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May 13, 2016 // Facility Spotlight: Memphis Center

ZMEMemphis Center (ZME) is a state-of-the-art Air Route Traffic Control Center. ZME’s rich history began on January 15, 1942, when it was commissioned as Memphis Airway Traffic Control Center. The facility’s current location was dedicated on May 5, 1962. ZME has 277 NATCA members, which is 90 percent of its workforce.

ZME is a level 12 facility located adjacent to the Memphis International Airport. ZME operates 24-hours a day, 365-days a year. It utilizes 11 long range radar sites, 26 air-to-ground sites with 119 frequencies to cover approximately 122,000 square miles of airspace that are covering part of eight different states: Tennessee, Arkansas, Missouri, Kentucky, Louisiana, Mississippi, Alabama, and Illinois. ZME’s airspace is currently divided into six areas of operation. The six areas collectively are further subdivided into 38 sectors of control responsibility. The 38 sectors are made up of 17 low altitude sectors (surface to FL230); 13 high altitude sectors (FL240 to FL340); and eight ultra-high altitude sectors (FL350 and above).

“Our primary users include all aircraft (commercial, military, and civilian) operating within our areas of responsibility,” explains ZME Local Secretary Travis Weber. “Our airspace encompasses 16 approach control facilities, and is adjacent to five other en-route Centers: Fort Worth Center, Houston Center, Indianapolis Center, Kansas City Center, and Atlanta Center.”

ZME’s average daily operations from January 1, 2013, through December 31, 2015, were 5,714. ZME’s record daily operation was 8,257 on May 15, 1998. In 2013 ZME had 2,033,752 operations, in 2014, 2,095,933 operations, and in 2015, had 2,127,097 operations.

Weber says that part of what makes ZME unique is that it’s the busiest ARTCC during the midnight hours because Fedex is based in Memphis. With the advancement of NextGen, ZME controllers are responsible for spacing and sequencing air traffic to the core 30 airports, mainly Atlanta ATCT, Houston ATCT, Dallas/Fort Worth ATCT, and Chicago O’Hare ATCT. He explains the Fedex inbound push takes place between 10 p.m. and midnight local time each night, and the outbound push starts at around 3 a.m.

“Every night it is a thing of beauty to see the stream of jets coming into Memphis, and then back out a few hours later,” says Weber.

The facility also handles airspace in the middle of Southeastern Conference country, so Saturdays in the fall can be a busy time. The two biggest areas impacted are Starkville KSTF (Mississippi State) and Oxford KUOX (Ole Miss), Miss., airports. ZME also sees traffic heading to Little Rock to see the Razorbacks in action.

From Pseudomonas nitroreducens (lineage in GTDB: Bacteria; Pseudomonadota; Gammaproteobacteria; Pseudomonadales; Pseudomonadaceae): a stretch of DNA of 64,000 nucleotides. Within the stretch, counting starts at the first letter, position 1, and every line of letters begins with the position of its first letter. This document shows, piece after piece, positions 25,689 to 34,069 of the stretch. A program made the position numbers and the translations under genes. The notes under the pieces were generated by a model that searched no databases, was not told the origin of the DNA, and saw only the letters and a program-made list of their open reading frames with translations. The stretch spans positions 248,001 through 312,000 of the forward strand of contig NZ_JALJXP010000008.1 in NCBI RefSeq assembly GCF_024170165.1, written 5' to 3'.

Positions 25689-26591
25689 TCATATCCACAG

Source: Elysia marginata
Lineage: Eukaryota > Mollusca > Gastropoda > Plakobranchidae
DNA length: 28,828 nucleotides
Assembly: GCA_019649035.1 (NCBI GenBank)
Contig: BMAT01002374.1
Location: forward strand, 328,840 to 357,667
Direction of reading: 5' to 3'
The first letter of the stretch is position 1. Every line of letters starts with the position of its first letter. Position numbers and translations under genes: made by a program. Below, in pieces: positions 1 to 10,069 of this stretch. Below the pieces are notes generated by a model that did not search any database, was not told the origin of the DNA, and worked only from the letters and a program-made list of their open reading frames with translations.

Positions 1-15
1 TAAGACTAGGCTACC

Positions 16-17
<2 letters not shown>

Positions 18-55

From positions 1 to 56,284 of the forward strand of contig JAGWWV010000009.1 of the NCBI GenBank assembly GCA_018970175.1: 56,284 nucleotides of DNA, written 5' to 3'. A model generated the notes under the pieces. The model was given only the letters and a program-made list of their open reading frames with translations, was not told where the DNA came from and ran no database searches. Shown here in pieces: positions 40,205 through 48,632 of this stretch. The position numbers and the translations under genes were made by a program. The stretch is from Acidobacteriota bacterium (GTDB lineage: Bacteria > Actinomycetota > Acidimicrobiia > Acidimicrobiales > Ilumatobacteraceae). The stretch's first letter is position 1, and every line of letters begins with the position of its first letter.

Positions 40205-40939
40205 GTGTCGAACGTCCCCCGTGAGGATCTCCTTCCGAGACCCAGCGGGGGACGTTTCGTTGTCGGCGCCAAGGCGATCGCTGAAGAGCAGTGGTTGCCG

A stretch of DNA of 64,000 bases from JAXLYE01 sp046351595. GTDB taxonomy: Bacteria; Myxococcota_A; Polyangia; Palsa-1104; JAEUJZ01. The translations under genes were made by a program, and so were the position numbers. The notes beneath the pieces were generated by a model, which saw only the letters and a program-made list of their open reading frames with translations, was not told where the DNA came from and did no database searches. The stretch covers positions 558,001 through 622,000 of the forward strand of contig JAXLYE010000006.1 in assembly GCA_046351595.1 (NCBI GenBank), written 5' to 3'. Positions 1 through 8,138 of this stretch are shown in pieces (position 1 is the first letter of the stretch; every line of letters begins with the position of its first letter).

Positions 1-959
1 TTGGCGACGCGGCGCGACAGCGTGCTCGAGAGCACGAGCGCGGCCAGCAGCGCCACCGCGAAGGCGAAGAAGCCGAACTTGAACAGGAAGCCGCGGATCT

Also located in ZME’s airspace is the Beechcraft Heritage Museum in Tullahoma, Tenn.,(KTHA). This museum hosts an annual Beech Aircraft fly-in that brings Beech pilots into the airport every October. Part of the difficulty of this operation, Weber explains, is that KTHA has no tower or approach control, so it is on the ZME controllers to get these pilots in-and-out in a safe manner.

ZME’s NATCA local has hosted many solidarity events in the past for its members, including bowling nights, golf events, paintball battles, attending sporting events together (Memphis Redbirds), or just meeting at one of Memphis’ world famous BBQ joints.

Weber feels the atmosphere of the facility’s local is one of respect and dedication. With great local leadership, and many former local leaders having gone on to higher-level roles within the Union, the membership at the facility understands the hard work it takes to make a strong local.

The former local leaders Weber speaks of include Jason Arnold and Chris Stephenson. Arnold, a former ZME Vice President and 2015 recipient of the Trish Gilbert Legislative Activism award, is now the Southern Region Alternate Regional Vice President. Stephenson, former ZME Vice President, is now a member of the NATCA Reloaded Committee and Communicating For Safety Planning Committee.

“Our current President and Vice President, Neil Caputo and Fred Steele, work tirelessly for the Union here at ZME,” Weber adds. “They are not only handling issues here at ZME, but again, stepping up as mentors to the other members, myself included, to show what being a union member is all about — and more importantly, showing what leadership is supposed to look like.”

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